The Realization

My name is Deborah, and I have had MS for the past 20 years. It began after completing a sponsored walk when I felt weak down one side. On a trip to my general practitioner's office, I explained what had happened, and my GP signed me off work.

Sharing all the details with my GP

I realized that I had other symptoms that I had not shared so I went back to my GP and told him the issues with my bladder, vision, and fatigue. I was then referred to my neurologist, who identified MS. My mindset was that my consultant had not given me anything. I already had it, he was just giving it a name. I continued to work full-time as a university lecturer and mother to 4 daughters. It was only when I started having seizures and a minor stroke that reality hit me, and I had to slow down at work.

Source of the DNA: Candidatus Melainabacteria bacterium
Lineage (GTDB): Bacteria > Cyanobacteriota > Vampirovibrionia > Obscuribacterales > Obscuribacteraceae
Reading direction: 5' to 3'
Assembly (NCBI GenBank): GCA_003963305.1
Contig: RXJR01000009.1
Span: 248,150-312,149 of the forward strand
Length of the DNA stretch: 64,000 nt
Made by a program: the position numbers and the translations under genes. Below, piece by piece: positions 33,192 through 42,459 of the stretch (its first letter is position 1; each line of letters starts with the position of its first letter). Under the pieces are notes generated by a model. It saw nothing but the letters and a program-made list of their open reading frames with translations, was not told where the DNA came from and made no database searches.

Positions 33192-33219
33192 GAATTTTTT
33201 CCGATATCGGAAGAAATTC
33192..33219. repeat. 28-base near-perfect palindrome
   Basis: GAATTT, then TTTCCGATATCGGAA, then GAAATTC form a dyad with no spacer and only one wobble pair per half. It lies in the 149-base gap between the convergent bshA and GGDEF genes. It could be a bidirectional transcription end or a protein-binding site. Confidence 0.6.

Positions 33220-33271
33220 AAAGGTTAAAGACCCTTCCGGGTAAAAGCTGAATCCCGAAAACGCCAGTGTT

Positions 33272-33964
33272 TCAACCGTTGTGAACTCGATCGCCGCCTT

Life began to change

In reality, I had a full year of regaining my speech and walking ability. Slowly I realized I could work no more, and through occupational health, my consultant signed off my work, retiring on the grounds of ill health and not working again. I have had to adjust to a life I had not envisioned. During this time, my husband passed away, aged at 51 years. I have to monitor what I do to ensure I am the best I can be.

I am lucky that I have a very close family and three grandchildren. I believe the most important ability I have that enables me to live with MS is a positive mental attitude. Life is different but just as fruitful. I have lots of time I didn’t have before, and I choose how to use it wisely. Life is for living, and every day is special in some way. I pray everyone with MS can adapt to life and have a positive mental attitude.

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